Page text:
When I think back on my life, I often wonder why I became a musician.
It?s not for the love of the music, and it?s definitely not for the joy of sharing it with others.
Nope ? I would have to say that the reason I became a musician was for the prospect of spending hours a day in a practice room.Not just any practice room either, but the ones that are so very dear to myself and the other students at Eastman.
Not a lot of people understand the idea of a practice room.The ignorant ones think, ?Duh, it?s a room in which a music student partakes in the fine art of practicing.?
Sadly, those ignorami are not realizing the potential of the practice room. These rooms not only accommodate the average Joe Musicman, but serve as a convenient storage facility, a playground for the budding poet and even a makeshift bedroom.
If one were to travel to Eastman and enter the Annex, the big building that houses these multi-functional cubicles, one would discover a plethora of activities going on.
For instance, on the third floor, one might find a cello, dusty from days of inactivity, lying in a stationary position on the floor.The carpet around the cello would most likely be discolored and crusty with age.
The owner of this cello, being very clever, left it there on purpose.
He figured that if he reserved the room in this manner, a student passing by in dire need of a practice room would glance inside, see his cello ? which by now is collecting cobwebs ? and pass on by. The student, of course, would say to him or herself,?Hey, the owner of this cello will be back in a few minutes. He just stepped out for some water.?
Little do they know that the owner of the cello is actually in Missouri on vacation with his family.When he returns, that brilliant and sadly typical Eastman student can dig his cello out of the grime which has collected since his departure, warm up a bit and continue on his way to Carnegie Hall.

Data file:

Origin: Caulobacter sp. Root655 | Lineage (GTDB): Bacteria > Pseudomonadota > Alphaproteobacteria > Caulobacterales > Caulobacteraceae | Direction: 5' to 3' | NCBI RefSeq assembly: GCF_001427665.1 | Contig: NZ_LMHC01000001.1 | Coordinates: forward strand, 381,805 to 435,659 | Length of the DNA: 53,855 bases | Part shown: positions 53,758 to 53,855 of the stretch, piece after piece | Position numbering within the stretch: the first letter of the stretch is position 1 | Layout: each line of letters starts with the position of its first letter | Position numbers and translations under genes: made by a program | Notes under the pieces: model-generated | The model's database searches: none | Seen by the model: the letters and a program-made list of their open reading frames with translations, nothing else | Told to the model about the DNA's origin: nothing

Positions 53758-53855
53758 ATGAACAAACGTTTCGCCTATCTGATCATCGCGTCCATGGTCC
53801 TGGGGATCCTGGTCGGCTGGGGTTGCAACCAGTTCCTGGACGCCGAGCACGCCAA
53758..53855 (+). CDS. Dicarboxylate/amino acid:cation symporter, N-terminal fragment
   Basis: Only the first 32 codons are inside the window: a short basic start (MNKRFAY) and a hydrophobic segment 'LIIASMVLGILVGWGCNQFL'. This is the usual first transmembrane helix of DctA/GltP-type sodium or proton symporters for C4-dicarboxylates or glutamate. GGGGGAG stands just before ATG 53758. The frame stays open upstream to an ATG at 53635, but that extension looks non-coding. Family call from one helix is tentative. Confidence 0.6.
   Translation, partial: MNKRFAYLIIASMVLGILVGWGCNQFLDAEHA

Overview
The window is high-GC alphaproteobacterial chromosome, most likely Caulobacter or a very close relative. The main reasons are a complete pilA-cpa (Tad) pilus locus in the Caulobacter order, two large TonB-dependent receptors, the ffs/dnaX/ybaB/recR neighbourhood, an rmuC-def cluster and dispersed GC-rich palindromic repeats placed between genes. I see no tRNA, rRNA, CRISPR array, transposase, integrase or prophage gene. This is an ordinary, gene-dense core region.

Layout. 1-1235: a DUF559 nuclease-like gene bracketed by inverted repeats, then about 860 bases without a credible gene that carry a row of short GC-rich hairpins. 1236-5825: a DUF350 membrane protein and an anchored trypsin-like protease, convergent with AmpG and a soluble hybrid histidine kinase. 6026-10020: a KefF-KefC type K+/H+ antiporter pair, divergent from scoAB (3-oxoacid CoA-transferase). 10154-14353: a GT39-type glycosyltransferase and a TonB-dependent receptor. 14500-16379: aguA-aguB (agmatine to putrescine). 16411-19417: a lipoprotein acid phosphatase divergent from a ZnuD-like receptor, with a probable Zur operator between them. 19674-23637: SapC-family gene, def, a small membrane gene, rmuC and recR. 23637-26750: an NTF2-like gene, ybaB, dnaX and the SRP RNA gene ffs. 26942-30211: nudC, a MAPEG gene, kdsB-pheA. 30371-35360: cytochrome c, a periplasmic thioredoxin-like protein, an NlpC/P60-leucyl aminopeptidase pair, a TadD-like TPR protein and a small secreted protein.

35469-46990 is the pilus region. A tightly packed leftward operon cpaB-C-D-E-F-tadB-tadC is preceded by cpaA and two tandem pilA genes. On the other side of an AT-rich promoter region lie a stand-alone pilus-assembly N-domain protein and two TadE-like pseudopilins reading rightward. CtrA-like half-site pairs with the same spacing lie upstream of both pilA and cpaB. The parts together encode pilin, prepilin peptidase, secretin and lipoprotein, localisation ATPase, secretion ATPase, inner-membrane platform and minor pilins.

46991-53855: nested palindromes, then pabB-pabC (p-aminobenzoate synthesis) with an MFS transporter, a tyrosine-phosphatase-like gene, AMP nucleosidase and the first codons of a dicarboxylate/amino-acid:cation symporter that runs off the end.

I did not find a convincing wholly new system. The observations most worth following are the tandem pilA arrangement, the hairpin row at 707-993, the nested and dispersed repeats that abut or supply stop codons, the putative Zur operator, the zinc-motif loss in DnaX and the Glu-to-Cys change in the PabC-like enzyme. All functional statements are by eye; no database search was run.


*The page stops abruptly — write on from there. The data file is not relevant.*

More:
The practice room is to the musician as Walden was to Thoreau.In other words, some of an Eastman musician?s most profound thoughts are recorded in practice rooms.
You may be thinking that I?m being figurative, explaining that the beauty of the a practice room?s dcor is great, inspiring art.
However, I am not.Poetry and various philosophical quotes are actually written in the practice rooms, mostly markered or sculpted into the pianos and the doors.
What pearls of the English language have been sketched?I?ve seen Nietzsche quotes, feminist diatribes, and religious debates.On the fifth floor, I encountered such wisdom as ?Life sucks,?followed by ?Your mom.?
Another room on the third floor exhibits the sentence, ?Help! Help! We?re all beyond help!?
Some writers even include their names so that others will be able to compliment them on their words of wisdom.These writers seem to prefer the signature pattern of ?John Doe wuz hear,? abandoning the blas approach of correct spelling and showing once again the progressive genius that we have ?hear? at Eastman.
However, my favorite function of the practice room would have to be its service as a quasi-lovenest.
It?s so comforting to know that next door to me a couple could be in the middle of the beautiful act of copulation.They turn off the light and close the door, the universal sign of ?Do not come in ? the practice room is not empty. We just like to practice in the dark.?
If, by chance, some idiot sees the darkened room and presuming it empty, opens the door the general procedure is for the practice buddies to cough quickly or pound some notes on the piano.
The trespasser then realizes that some heavy-duty practicing is going on and proceeds to the next room.
So, come on over to Eastman and discover a new way of using our practice rooms.Whether it is to banish your aggressive feelings in the enclosed spaces, carve a novel into the upright pianos and doors, or merely escape for a romantic get-away with your sweetheart, the practice room has endless possibilities.
Director of Admissions Jamie Hobba declined comment.